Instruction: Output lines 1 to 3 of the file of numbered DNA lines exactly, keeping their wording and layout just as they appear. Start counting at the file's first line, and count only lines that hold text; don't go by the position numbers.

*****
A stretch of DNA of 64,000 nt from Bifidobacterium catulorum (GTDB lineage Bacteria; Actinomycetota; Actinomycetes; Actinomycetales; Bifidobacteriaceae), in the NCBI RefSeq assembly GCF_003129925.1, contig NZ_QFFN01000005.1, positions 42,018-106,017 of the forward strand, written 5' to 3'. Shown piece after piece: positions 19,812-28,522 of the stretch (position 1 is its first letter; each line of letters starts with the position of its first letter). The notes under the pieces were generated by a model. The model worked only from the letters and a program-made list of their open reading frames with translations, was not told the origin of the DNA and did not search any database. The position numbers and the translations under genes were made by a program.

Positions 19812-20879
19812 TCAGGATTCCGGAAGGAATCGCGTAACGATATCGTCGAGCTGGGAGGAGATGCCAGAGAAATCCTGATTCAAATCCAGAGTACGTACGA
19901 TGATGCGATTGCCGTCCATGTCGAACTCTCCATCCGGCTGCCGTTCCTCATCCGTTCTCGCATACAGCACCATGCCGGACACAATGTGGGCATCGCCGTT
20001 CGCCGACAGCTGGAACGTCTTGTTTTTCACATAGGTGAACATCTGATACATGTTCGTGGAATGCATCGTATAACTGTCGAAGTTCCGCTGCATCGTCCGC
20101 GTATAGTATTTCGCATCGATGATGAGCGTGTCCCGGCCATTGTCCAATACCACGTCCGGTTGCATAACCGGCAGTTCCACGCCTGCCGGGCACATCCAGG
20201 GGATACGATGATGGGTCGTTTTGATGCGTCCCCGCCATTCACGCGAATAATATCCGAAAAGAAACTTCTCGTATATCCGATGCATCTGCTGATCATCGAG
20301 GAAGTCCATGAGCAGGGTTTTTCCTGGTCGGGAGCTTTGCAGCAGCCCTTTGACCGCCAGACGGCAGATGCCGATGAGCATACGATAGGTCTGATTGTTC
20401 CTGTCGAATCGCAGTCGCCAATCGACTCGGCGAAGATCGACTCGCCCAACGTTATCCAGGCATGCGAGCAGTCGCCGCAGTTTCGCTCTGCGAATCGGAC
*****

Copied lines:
A stretch of DNA of 64,000 nt from Bifidobacterium catulorum (GTDB lineage Bacteria; Actinomycetota; Actinomycetes; Actinomycetales; Bifidobacteriaceae), in the NCBI RefSeq assembly GCF_003129925.1, contig NZ_QFFN01000005.1, positions 42,018-106,017 of the forward strand, written 5' to 3'. Shown piece after piece: positions 19,812-28,522 of the stretch (position 1 is its first letter; each line of letters starts with the position of its first letter). The notes under the pieces were generated by a model. The model worked only from the letters and a program-made list of their open reading frames with translations, was not told the origin of the DNA and did not search any database. The position numbers and the translations under genes were made by a program.

Positions 19812-20879
19812 TCAGGATTCCGGAAGGAATCGCGTAACGATATCGTCGAGCTGGGAGGAGATGCCAGAGAAATCCTGATTCAAATCCAGAGTACGTACGA